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La Brea Pitch Lake

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Tar Baby: Why All Roads Come From La Brea Pitch Lake in Trinidad   Trinidad and Tobago

Tar Baby: Why All Roads Come From La Brea Pitch Lake in Trinidad

All roads may lead to Rome, but most roads certainly come from La Brea Pitch Lake, Trinidad, which contains the largest deposit of asphalt in the world.

When I treaded the still rubbery Pitch Lake perimeter, I was a little nervous. La Brea Pitch Lake off Kelly Village Road, and past several fishing villages. The lake itself has so many natural gases, including methane and Hydrogen sulphide trapped beneath. You can actually see the bubbles in the asphalt.
As I walk, my sandals sink in the hot surface and I can see tread marks.

Pitch Lake is where a substantial amount of the world’s asphalt comes from, and certainly the source for most of the roads worldwide. Ironically, Trinidad does not use asphalt themselves to make roads, but a “hot mix” of pitch and other substances like iron and debris because that is enough in the climate to make decent roads.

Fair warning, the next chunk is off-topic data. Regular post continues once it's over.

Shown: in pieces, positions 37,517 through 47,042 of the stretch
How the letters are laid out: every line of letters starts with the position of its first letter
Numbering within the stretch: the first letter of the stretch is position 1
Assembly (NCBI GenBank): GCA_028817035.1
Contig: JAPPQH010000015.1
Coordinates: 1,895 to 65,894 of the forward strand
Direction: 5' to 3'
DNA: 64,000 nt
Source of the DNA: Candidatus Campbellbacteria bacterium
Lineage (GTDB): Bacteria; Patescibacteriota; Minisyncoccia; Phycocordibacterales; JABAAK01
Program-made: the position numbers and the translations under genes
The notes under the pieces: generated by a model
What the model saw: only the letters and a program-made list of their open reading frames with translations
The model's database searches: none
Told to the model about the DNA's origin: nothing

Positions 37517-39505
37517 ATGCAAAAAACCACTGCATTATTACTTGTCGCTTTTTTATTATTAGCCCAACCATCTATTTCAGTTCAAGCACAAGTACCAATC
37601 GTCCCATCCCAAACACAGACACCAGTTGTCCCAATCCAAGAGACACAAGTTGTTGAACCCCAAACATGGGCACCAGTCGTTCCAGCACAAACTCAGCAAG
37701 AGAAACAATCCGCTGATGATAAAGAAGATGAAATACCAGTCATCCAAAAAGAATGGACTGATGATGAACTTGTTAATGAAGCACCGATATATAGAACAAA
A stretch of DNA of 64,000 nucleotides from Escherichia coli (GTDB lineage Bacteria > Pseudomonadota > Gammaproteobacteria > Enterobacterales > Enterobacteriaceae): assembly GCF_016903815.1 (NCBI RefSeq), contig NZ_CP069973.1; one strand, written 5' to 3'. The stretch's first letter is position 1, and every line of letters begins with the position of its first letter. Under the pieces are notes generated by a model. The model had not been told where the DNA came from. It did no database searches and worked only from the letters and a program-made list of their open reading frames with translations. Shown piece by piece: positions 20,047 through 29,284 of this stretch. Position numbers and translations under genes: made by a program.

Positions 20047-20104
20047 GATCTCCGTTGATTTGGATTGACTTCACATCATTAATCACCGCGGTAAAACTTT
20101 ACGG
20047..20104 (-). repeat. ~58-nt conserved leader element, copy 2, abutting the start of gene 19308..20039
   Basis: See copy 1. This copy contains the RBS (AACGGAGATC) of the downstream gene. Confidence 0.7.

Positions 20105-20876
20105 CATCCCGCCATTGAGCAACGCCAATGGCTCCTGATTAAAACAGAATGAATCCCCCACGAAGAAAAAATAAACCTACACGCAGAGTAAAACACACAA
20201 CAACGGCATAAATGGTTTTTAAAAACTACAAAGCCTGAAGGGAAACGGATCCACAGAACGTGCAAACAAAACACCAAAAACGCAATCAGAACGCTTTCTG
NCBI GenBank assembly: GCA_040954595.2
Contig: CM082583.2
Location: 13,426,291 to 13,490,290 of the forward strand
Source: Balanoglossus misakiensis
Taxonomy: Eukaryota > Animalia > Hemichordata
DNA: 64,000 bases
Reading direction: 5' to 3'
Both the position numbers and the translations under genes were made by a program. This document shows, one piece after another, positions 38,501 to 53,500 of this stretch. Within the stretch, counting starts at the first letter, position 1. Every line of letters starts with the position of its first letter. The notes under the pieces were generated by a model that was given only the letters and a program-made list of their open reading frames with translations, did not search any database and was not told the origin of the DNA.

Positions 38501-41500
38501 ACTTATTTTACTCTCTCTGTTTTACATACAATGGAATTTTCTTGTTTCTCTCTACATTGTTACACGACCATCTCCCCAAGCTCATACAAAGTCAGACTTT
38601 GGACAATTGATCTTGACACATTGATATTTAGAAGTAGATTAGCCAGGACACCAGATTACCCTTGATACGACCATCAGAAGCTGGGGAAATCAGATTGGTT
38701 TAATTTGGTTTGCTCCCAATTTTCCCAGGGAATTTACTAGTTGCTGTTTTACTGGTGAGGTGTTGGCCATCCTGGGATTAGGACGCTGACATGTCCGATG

As I walk over beautiful water lilies in a pool, I notice cracks on the surface of Pitch Lake, including the still pools filled with sulfur. I bend down and touch the water and it is quite cool, because pitch is a good insulator.
I bend down and jab a stick into the pitch and it comes up nice and gooey, just like tar should. La Brea Pitch Lake is the chief driver for roads in countries as diverse as Germany, India and China, and houses so much mineral content including iron, as well as natural gasses.

If you can sustain the long drive it takes to get to La Brea (especially from Port of Spain), it is well worth the visit.